In addition, the preamble of all six decisions recognizes that they do not prejudice the rights of coastal States over their continental shelf.104 In the case of the MPAs superjacent to the Portuguese continental shelf, the preamble adds that the procedure for designation is not intended to set a precedent for such MPAs and that future designations “will be decided on a case by case basis”.105 The general safeguarding clause of the 2012 decision on the Charlie-Gibbs North High Seas MPA, which covers waters superjacent to the continental shelf of Iceland, is identical to that of the six 2010 decisions.106 The rights of the coastal State are in addition safeguarded in more specific terms in the body of the decision.107 The preambular considerations of the 2012 decision are more elaborate on the point of the rights of the coastal State and other states than the 2010 decisions, but essentially confirm that the rights of the coastal State over its continental shelf and other States in the superjacent waters are defined in the LOSC.108 The difference in wording between the 2010 and 2012 decisions is likely to be explained by the differences in approach of the coastal States concerned. Portugal has designated the parts of its continental shelf concerned as MPAs, but Iceland has not.109

The Hamilton Declaration is an outcome of the work of the Sargasso Sea Alliance, which was led by the Government of Bermuda. It aims to conserve the Sargasso Sea high seas ecosystem.110 Currently, the Declaration signatories are principally from North America and the Caribbean, but the Declaration also “[e]ncourages participation by any other interested government or regional economic integration organisation in efforts to conserve the Sargasso Sea ecosystem in accordance with this Declaration”.111 The area of collaboration for the Sargasso Sea is defined as the high seas and the Area as defined in Annex I to the Declaration. It excludes the EEZs of Bermuda and other adjacent coastal States,112 and the continental shelf of adjacent States that are overlain by the high seas as defined in Annex I. The preamble of the Declaration indicates that it “is not legally binding and is without prejudice to the existing legal rights and obligations of the Signatories under international law or to the competences of regional and international organisations”. The focus of the Declaration is on collaboration to achieve “conservation measures for the Sargasso Sea ecosystem through existing regional and international organizations with relevant competences”.113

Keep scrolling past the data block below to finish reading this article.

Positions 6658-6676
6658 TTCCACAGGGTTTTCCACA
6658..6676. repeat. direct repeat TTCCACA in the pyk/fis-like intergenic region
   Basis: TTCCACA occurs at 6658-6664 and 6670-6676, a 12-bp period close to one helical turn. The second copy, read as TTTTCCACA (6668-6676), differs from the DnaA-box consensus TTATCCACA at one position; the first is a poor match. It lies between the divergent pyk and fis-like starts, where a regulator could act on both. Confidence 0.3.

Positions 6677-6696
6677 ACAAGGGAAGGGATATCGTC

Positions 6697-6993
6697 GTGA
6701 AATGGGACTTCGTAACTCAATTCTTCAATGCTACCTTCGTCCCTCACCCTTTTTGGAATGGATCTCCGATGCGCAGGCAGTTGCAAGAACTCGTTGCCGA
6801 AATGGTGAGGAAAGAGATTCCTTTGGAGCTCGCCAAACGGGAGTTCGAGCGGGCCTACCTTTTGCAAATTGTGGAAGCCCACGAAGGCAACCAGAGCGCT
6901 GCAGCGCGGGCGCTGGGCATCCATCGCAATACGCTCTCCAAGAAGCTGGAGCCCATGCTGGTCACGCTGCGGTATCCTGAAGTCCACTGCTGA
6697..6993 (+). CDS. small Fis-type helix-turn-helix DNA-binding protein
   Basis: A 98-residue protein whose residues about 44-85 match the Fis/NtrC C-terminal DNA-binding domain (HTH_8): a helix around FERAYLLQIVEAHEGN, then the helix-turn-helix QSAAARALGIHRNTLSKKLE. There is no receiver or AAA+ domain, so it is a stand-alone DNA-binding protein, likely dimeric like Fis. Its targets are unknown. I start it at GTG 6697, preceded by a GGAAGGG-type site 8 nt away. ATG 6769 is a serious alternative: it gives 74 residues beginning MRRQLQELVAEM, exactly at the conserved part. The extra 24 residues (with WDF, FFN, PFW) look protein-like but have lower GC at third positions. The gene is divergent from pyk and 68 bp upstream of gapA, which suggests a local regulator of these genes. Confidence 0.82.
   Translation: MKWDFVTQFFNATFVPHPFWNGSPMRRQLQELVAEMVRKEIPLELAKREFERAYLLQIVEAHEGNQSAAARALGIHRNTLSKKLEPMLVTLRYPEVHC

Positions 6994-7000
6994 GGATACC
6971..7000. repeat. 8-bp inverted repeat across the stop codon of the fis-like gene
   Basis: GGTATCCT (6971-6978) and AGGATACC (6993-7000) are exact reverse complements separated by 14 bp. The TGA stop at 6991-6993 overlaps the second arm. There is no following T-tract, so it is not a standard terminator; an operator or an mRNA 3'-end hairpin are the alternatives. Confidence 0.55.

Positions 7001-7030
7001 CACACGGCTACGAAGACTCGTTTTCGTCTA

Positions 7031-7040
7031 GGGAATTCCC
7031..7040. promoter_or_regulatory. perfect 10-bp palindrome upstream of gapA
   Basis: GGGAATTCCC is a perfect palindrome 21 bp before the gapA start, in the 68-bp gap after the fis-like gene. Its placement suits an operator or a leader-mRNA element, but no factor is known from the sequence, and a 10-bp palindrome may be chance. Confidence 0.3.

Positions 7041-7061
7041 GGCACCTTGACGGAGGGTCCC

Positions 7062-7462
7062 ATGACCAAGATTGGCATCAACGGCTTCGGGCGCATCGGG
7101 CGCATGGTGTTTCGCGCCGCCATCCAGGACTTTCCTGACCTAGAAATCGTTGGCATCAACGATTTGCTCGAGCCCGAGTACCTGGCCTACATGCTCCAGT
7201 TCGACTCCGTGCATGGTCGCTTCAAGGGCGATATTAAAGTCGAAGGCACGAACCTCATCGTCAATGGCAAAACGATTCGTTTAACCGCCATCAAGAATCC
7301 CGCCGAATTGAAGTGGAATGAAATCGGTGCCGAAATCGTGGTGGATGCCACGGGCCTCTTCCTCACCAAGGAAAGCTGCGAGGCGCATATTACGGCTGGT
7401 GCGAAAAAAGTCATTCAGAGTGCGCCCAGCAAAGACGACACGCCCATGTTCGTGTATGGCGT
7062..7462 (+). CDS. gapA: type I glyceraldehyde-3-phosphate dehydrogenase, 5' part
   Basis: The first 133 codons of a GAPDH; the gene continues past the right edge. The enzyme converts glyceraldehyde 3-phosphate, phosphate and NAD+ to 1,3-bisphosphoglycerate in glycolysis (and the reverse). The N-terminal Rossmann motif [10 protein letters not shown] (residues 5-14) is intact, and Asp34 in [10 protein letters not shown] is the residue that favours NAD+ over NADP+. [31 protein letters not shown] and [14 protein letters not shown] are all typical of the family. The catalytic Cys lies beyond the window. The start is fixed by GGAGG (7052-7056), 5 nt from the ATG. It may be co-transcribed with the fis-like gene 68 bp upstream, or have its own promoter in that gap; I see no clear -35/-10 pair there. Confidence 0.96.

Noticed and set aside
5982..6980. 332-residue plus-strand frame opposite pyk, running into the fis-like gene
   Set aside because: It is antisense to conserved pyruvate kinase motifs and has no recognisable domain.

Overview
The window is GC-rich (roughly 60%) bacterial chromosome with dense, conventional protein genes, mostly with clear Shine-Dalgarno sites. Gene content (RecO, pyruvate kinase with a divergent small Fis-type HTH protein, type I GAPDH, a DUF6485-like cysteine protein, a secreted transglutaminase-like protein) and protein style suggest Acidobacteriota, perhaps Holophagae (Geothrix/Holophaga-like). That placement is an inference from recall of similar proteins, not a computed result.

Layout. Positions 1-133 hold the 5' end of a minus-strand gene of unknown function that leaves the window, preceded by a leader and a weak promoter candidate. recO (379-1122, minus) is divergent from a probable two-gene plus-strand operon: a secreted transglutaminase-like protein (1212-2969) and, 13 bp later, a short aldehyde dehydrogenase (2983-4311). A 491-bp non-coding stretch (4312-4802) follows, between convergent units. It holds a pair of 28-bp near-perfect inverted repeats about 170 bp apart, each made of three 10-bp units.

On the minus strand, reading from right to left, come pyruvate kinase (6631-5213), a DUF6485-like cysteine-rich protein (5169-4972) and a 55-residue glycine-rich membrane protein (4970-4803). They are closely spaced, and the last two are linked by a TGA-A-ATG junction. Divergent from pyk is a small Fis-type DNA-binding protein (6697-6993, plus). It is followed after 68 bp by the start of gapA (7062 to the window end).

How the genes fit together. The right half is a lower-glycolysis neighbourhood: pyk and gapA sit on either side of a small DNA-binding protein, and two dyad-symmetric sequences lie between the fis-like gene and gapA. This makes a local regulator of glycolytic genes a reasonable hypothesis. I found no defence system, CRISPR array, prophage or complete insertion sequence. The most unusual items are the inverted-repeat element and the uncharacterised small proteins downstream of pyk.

Assessment of the Regional Practice

The regional practice on the role of coastal States in designating MPAs in ABNJ is limited in scope, implying that one should in any case be careful in drawing general conclusions. The relevant practice makes clear that it is not intended to detract from the jurisdictional framework for the oceans contained in the LOSC and customary international law. Thus, these regional frameworks do not intend to alter the existing balance of rights and obligations between coastal States and States carrying out activities in ABNJ.114 At the same time, these frameworks indicate that the current legal regime already allows for dealing with the obligations of States in relation to the establishment of MPAs in ABNJ. Further analysis of the experience in this regard could provide insights in how a future ILBI could enhance the effectiveness of these regional frameworks.